Competition, strengthening relationships and enhancing port finances are priorities.
By Eric Kulisch
The new strategic plan for the Port of Los Angeles being fleshed out by Port Director Geraldine Knatz and her staff focuses on three priorities: competition, strengthening relationships with stakeholders and enhancing the port’s financial wherewithal.
Knatz told the Board of Harbor Commissioners at its September meeting that she hopes to have the five-year plan completed for their review by the end of the year.
In addition to physical upgrades, the port authority believes it can enhance Los Angeles’ competitive position by developing closer ties with the local business and residential communities, so that they understand the infrastructure projects help deliver their goods and create job opportunities, as well as with customers, “especially the railroads, whose rates can make or break our ability to handle that discretionary cargo,” she said.
Community engagement will hopefully translate into people coming to public hearings and otherwise voicing support for projects that need government approval, Knatz said.
As part of a new marketing plan, staff members will soon conduct a customer survey to develop a baseline for satisfaction with the port’s services and then follow up with other surveys.
On the financial front, Knatz said her priority would be to optimize revenues and maintain the debt coverage ratio and bond rating so it can borrow money for infrastructure at good interest rates.
Knatz suggested there has been revenue leakage on property rents and the staff would now make sure that leases or permits were not past due so the port collects up-to-date rents.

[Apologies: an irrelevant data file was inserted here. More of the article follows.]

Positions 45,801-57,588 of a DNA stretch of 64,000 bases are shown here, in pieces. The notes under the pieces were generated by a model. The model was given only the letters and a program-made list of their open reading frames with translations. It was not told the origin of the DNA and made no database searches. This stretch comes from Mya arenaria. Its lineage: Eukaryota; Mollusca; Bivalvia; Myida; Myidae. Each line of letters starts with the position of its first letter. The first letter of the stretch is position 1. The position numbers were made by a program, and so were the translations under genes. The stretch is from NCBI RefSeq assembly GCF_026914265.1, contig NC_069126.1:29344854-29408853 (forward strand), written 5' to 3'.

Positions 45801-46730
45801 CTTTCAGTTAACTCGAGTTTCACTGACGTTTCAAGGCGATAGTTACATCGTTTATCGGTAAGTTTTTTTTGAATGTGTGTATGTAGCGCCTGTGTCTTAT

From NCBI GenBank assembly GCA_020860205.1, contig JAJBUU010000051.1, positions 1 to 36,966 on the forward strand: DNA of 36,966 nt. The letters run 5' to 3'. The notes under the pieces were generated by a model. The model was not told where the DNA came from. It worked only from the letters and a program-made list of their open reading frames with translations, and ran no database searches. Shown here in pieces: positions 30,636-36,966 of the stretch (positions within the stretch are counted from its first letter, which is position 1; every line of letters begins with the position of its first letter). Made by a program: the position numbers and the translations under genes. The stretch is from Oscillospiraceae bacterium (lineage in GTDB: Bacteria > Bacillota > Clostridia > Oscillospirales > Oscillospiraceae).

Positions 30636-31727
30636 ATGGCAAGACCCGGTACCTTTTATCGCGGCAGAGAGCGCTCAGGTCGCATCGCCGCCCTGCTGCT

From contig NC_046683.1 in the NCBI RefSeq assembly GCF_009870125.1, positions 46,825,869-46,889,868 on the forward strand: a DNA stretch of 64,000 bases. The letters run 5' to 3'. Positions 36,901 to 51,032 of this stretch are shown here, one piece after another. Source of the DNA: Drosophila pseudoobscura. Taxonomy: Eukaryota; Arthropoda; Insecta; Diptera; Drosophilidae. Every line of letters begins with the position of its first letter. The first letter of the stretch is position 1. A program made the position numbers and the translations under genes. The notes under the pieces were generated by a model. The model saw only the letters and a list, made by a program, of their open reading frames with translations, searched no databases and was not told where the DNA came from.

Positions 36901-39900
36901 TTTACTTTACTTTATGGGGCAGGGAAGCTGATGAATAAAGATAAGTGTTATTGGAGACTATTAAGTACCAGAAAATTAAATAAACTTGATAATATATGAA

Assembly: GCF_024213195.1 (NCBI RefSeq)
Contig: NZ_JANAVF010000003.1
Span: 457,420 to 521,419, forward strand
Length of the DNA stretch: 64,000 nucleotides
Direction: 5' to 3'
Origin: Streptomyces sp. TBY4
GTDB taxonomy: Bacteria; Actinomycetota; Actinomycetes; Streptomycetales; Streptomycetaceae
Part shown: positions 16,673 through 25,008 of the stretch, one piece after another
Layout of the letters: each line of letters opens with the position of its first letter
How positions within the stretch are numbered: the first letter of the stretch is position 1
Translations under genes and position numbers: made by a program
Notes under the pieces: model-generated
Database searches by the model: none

Another way to maximize potential revenue, she said, is to make sure the port doesn’t lose a portion of its government grant money by ensuring that all the money from each grant is used for specified projects within the grant term. And the port should explore new opportunities for grants from non-traditional government sources like the U.S. Department of Energy and from foundations, she said.
The port also should rebalance its priorities so that there is more focus on delivering revenue-generating projects ahead of non-revenue generating projects, the port director said.
Knatz said the port needs to limit the growth of its operating expenses. The port, for example, has to find ways to offset the 2 percent increase in salaries included in the current fiscal year budget.
The strategic plan is heavily focused on developing metrics against which performance can be measured and online tools customers can use to evaluate the port’s productivity.